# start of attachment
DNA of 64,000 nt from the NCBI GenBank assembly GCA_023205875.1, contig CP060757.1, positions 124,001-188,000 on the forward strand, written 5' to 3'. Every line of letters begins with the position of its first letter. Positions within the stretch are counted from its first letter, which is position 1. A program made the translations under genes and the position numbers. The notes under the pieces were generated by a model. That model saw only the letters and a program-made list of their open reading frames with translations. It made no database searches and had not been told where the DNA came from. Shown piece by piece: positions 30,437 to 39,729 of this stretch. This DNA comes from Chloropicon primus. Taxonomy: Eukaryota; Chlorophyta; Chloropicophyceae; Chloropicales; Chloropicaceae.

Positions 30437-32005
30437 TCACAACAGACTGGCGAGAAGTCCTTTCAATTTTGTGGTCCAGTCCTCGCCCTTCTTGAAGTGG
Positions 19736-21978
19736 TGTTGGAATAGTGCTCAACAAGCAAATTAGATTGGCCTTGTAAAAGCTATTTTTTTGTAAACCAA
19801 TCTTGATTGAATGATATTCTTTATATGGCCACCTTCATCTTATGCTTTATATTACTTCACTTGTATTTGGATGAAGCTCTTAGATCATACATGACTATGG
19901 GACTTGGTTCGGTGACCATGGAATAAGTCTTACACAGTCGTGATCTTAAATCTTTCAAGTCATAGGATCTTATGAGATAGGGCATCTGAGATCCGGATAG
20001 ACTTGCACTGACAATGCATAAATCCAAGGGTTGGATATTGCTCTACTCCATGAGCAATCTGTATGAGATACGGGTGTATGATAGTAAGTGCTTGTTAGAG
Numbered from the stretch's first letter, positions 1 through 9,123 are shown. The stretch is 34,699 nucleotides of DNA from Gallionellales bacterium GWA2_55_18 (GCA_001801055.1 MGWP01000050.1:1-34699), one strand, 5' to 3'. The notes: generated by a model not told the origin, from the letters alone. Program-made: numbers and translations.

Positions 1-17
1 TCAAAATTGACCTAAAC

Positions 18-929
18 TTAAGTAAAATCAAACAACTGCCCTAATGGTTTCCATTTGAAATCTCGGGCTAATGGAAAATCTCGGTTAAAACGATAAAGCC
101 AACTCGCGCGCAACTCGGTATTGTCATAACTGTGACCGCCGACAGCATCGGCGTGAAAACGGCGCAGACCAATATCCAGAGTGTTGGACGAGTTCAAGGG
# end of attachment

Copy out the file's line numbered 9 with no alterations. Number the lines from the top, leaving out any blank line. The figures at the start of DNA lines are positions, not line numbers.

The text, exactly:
Numbered from the stretch's first letter, positions 1 through 9,123 are shown. The stretch is 34,699 nucleotides of DNA from Gallionellales bacterium GWA2_55_18 (GCA_001801055.1 MGWP01000050.1:1-34699), one strand, 5' to 3'. The notes: generated by a model not told the origin, from the letters alone. Program-made: numbers and translations.